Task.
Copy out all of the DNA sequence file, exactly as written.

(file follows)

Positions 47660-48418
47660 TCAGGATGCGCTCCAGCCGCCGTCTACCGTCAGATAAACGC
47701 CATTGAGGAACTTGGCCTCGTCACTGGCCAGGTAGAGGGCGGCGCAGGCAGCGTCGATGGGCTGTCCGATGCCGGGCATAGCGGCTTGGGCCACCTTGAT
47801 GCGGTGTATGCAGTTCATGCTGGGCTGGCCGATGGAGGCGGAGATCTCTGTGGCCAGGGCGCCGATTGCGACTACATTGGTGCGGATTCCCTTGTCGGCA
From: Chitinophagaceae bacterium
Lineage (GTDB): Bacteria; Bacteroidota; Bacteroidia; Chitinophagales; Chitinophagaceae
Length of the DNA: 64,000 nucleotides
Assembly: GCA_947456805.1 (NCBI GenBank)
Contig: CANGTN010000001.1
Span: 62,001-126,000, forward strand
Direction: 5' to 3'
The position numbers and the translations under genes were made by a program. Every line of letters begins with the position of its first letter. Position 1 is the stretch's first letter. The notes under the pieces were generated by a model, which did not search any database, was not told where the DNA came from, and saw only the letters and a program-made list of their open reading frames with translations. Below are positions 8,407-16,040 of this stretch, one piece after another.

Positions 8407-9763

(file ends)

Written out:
Positions 47660-48418
47660 TCAGGATGCGCTCCAGCCGCCGTCTACCGTCAGATAAACGC
47701 CATTGAGGAACTTGGCCTCGTCACTGGCCAGGTAGAGGGCGGCGCAGGCAGCGTCGATGGGCTGTCCGATGCCGGGCATAGCGGCTTGGGCCACCTTGAT
47801 GCGGTGTATGCAGTTCATGCTGGGCTGGCCGATGGAGGCGGAGATCTCTGTGGCCAGGGCGCCGATTGCGACTACATTGGTGCGGATTCCCTTGTCGGCA
From: Chitinophagaceae bacterium
Lineage (GTDB): Bacteria; Bacteroidota; Bacteroidia; Chitinophagales; Chitinophagaceae
Length of the DNA: 64,000 nucleotides
Assembly: GCA_947456805.1 (NCBI GenBank)
Contig: CANGTN010000001.1
Span: 62,001-126,000, forward strand
Direction: 5' to 3'
The position numbers and the translations under genes were made by a program. Every line of letters begins with the position of its first letter. Position 1 is the stretch's first letter. The notes under the pieces were generated by a model, which did not search any database, was not told where the DNA came from, and saw only the letters and a program-made list of their open reading frames with translations. Below are positions 8,407-16,040 of this stretch, one piece after another.

Positions 8407-9763